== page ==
Before you could share your euphoria or despair about a stoppage-time goal via text message, Facebook, Twitter, YouTube, Vine or Instagram, there was the communal experience of Summers.
After 30 years, those Summers days are fading.
One of the original gathering places in the Washington area to watch and bond over the beautiful game, Summers Restaurant in Arlington is down by three goals in the 90th minute. Barring a miracle of the magnitude of the United States beating England at the 1950 World Cup, it will close Dec. 31. Owner Joe Javidara notified the landlord this fall that he is pulling out of the lease, which has two years’ remaining.
“We were at the top of the cliff and all of a sudden we dropped,” Javidara said on a cold and rainy Monday while a few patrons watched Chelsea defeat Stoke City. “I didn’t think we would end up like this. I thought maybe 10 years from now we could pass it to someone else, with soccer as the priority.”
From the corner of North Courthouse Road and Clarendon Boulevard, Summers does not look like much. Behind the green and white awning, though, was a soccer fan’s dream: 60 TVs, ranging from 42 to 70 inches, showing matches from around the world.
Times have changed. To see an overseas match, it’s no longer necessary to leave home. And if you do, the number of establishments offering a game, good food and good cheer has broadened.
Summers, which opened in 1982 and began showing soccer two years later, struggled to keep up. Business has not been the same since a fire at the adjacent print shop in June 2013 forced Javidara to close for 16 months the more popular half of his restaurant – the darker, narrower and, at one time, smokier side anchored by a bar. He reopened that space this fall with new TVs and fixtures, but many regulars had discovered new bar stools around town. The other side of the restaurant, which also includes a bar but looks and feels more like a family restaurant sans salad bar, has remained open throughout.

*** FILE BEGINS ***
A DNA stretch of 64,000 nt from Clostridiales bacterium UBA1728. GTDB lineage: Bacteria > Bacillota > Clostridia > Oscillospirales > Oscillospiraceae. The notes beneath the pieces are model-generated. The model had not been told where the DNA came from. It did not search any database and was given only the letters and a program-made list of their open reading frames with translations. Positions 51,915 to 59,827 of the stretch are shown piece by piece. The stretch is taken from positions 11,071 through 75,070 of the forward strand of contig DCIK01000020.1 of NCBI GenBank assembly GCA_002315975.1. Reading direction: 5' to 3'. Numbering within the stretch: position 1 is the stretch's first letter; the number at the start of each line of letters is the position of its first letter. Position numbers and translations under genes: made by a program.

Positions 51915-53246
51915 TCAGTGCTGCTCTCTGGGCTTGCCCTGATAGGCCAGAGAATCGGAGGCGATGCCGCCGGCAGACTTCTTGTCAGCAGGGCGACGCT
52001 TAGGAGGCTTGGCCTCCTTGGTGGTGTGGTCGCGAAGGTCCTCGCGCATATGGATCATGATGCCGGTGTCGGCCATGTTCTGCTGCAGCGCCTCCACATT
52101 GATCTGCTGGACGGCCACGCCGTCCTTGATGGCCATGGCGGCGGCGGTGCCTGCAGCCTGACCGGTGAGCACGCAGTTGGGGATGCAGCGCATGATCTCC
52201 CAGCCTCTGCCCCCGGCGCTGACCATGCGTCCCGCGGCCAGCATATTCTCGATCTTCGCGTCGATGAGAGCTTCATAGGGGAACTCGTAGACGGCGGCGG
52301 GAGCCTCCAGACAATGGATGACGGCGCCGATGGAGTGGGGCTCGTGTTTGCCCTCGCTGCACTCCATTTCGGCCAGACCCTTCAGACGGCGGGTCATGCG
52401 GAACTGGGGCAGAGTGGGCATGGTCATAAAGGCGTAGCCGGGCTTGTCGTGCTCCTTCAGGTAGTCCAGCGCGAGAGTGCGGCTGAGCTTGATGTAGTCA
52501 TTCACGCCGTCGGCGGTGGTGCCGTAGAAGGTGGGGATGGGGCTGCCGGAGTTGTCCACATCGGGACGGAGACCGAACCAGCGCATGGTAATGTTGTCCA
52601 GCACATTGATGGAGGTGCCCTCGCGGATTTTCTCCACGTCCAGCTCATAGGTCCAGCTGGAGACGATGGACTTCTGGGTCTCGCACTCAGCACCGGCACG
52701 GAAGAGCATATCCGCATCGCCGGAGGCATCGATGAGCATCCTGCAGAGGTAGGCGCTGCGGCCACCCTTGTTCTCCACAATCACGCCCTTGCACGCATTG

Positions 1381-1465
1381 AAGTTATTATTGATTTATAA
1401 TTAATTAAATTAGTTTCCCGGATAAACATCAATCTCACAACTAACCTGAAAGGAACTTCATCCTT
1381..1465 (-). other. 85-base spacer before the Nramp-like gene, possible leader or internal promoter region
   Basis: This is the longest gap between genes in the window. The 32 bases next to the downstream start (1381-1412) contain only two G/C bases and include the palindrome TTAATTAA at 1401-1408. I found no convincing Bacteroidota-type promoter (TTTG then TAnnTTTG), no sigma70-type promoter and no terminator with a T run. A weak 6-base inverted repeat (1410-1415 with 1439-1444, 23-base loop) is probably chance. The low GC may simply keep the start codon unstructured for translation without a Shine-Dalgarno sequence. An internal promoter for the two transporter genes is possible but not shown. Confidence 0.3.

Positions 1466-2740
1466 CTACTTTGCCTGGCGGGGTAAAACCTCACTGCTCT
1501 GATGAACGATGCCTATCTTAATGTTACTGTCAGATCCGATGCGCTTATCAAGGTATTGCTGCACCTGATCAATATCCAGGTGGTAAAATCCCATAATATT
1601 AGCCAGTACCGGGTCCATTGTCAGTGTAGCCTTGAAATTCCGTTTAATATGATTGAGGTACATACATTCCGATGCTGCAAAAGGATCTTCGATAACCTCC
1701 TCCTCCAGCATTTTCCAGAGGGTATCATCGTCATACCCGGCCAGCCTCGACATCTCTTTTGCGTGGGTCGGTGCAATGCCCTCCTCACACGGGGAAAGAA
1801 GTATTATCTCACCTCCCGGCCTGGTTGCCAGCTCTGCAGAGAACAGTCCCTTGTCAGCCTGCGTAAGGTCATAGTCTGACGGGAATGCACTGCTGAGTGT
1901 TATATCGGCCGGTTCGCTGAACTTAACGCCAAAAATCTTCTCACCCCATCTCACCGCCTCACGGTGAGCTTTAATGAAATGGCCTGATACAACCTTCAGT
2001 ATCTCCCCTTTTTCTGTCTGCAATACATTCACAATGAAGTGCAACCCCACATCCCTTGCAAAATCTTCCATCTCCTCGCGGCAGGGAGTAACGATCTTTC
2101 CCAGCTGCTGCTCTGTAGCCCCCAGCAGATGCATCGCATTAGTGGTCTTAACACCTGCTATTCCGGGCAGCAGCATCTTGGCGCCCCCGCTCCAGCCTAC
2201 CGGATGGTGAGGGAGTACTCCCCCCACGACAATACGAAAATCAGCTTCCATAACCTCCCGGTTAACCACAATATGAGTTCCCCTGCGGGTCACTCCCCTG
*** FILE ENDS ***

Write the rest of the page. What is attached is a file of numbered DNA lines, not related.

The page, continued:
Insurance covered only part of the damage caused by the fire. Javidara poured some $70,000 into renovations. He is almost out of money.
In a perfect world, he said, an investor would come along and keep Summers afloat for six months until he is back on firmer financial ground. Maybe, he hoped, a buyer could take over at the current location or a new site while retaining the name and theme.
“We are looking for someone to continue with the same tradition,” Javidara said.
Summers showed more than soccer. With satellite dishes perched atop the roof, Javidara brought in hard-to-find or pay programming like rugby, cricket, mixed martial arts, Formula One racing and boxing, plus the staples: NFL, college football, basketball, baseball and hockey. University of Oregon football fans gathered every weekend to watch the Ducks – until the fire, that is. The group did not return.
Jerry Seinfeld once visited to watch the Tour de France. Mike Tyson was there for an auto race. Mick Jagger and his entourage showed up at midnight to watch Formula One racing in Australia. Alex Ovechkin took in the UEFA Champions League.
Soccer, however, was the primary attraction. For early-morning matches beamed from Europe, the kitchen would open before the sun rose. Premier League, Serie A, La Liga, Bundesliga, Champions League, Copa Libertadores and World Cup qualifiers would fill the screens. Cover charges helped defray the cost of purchasing the rights. Javidara would roam the rooms juggling remote controls.